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Anchorage

What parents need to know about the Anchorage School Board’s upcoming decision on school start times

  • Author: Tegan Hanlon
  • Updated: September 11
  • Published September 10

West High School students stream toward the buses after the school day ends on April 6, 2018.  (Marc Lester / ADN)

The Anchorage School District is considering changing when students start and end classes.

Open-house events about the possible changes begin Thursday. The School Board is expected to make a decision in early October about whether to shift school schedules. Any changes would go into effect next school year.

Here are a few things to know about the potential start-time changes, including how Alaska's largest school district got here and what's next.

How does the district want to change school schedules?

This is what Anchorage schools Superintendent Deena Bishop has recommended:

— High schools start and end 30 minutes later, with classes from 8 a.m. to 2:30 p.m.
— Middle school schedules move one hour and 15 minutes later, with classes from 9:30 a.m. to 4 p.m.
— Elementary school schedules shift 15 minutes earlier, with classes from 8:45 a.m. to 3:15 p.m.

Why is this the recommendation?

It would allow older students to get the benefits of starting school later than they do now, Bishop said at a school board work session in August. High school students would also still finish their classes first, so they could take care of younger siblings after school if needed.

Bishop has noted, however, that her recommendation doesn't move high school start times to 8:30 a.m. or later as recommended by some national organizations, including the American Academy of Sleep Medicine and the American Academy of Pediatrics.

"We're helping them a little bit," Bishop said in August of the district's high school students. "We're moving toward positivity."

A few other start-time scenarios had been discussed at School Board meetings before Bishop made her recommendation.

The district must have different start times for elementary, middle and high schools unless it wants to spend millions of dollars more on busing, Bishop has said.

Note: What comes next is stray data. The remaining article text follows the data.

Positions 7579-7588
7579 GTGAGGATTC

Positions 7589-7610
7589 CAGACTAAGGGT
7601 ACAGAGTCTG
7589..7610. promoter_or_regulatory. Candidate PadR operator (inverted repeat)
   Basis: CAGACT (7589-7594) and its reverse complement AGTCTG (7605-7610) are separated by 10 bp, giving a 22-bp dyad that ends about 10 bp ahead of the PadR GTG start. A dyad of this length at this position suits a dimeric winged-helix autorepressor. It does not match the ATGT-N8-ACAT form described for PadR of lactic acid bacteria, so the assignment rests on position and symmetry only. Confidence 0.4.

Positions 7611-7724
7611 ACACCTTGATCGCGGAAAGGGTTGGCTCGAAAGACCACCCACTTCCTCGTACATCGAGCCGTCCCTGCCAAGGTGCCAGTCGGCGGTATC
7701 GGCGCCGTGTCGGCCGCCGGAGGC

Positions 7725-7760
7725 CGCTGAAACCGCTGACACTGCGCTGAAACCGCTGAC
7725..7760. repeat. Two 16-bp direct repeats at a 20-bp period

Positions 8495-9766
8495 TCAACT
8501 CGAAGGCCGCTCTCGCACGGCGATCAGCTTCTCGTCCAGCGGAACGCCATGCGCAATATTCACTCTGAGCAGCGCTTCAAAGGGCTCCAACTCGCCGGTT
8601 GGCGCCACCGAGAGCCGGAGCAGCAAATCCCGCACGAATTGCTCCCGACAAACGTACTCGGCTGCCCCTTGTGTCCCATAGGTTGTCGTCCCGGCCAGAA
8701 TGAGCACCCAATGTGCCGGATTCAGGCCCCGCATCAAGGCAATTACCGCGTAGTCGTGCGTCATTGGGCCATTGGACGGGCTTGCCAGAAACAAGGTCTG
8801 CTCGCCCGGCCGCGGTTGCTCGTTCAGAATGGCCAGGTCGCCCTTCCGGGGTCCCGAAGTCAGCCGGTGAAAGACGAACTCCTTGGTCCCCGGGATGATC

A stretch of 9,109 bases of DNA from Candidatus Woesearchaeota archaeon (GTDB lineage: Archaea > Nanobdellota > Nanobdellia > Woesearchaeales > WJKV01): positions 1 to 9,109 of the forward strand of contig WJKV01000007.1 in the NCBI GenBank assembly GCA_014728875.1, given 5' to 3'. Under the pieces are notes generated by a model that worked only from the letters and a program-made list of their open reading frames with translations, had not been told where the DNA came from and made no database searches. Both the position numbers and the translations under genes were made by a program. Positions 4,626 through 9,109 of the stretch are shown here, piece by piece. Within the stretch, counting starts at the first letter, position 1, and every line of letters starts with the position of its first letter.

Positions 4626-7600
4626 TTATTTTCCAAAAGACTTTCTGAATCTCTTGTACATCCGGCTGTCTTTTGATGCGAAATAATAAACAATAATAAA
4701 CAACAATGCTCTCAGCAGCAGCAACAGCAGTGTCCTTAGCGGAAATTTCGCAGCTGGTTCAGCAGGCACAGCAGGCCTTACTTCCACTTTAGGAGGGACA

For instance, if the district wanted middle and high schools to start at identical times, it would cost about $9.5 million for additional buses plus about $7.7 million more each year in operational costs, according to a presentation in May by Shannon Bingham, owner of the Colorado-based consulting firm Western Demographics. The district hired the firm to study the start-time issue.

So the superintendent has recommended a change. What happens next?

The district will hold three open-house events this month about the possible changes. Anyone can attend, said Catherine Esary, school district spokeswoman.

Each will start with a brief presentation followed by time for questions, she said. There will also be informational display boards about the proposed changes.

Here's the schedule of open-house events:
— Thursday, Sept. 13, 6 to 7:30 p.m. at Gruening Middle School
— Monday, Sept. 17, 6 to 7:30 p.m. at Lake Otis Elementary School
— Tuesday, Sept. 18, 6 to 7:30 p.m. at South High School

Who decides whether Anchorage schools' start times will change?

The School Board.

Bishop's recommended start-time change is expected to appear on the agenda for the board's Sept. 24 meeting, Esary said. The board will likely vote on it on Oct. 8. If a majority of the board doesn't approve the recommendation, school schedules will remain unchanged. The board could also decide to change the recommended schedule shifts.

If the School Board approves a schedule change, when would it go into effect?

At the start of next school year, in August 2019.

Why is the district considering changing school schedules?

The School Board requested the district administration explore the start-time issue in summer 2017. Tam Agosti-Gisler, then the board president, said it was time for the district to revisit the issue, especially if changing start times could improve student learning.

That summer, a West High student had also started an online petition calling for the district to push high school start times to 8:30 a.m. The petition had just over 5,400 signatures on Friday.

What're some of the pros and cons of changing school schedules?

The district says on its website that it's considering changing start times because research says high school students should start classes later. Later start times have shown to improve student performance and wellness, it says. Also, the district says, research suggests elementary school students get up early and get tired by midafternoon, so they could benefit from starting school earlier.

The district and parents have also identified possible negative impacts of shifting schedules later for older students and earlier for younger ones, Bingham, the consultant, said this year. That includes concerns about child care and less time for older students' after-school sports and jobs.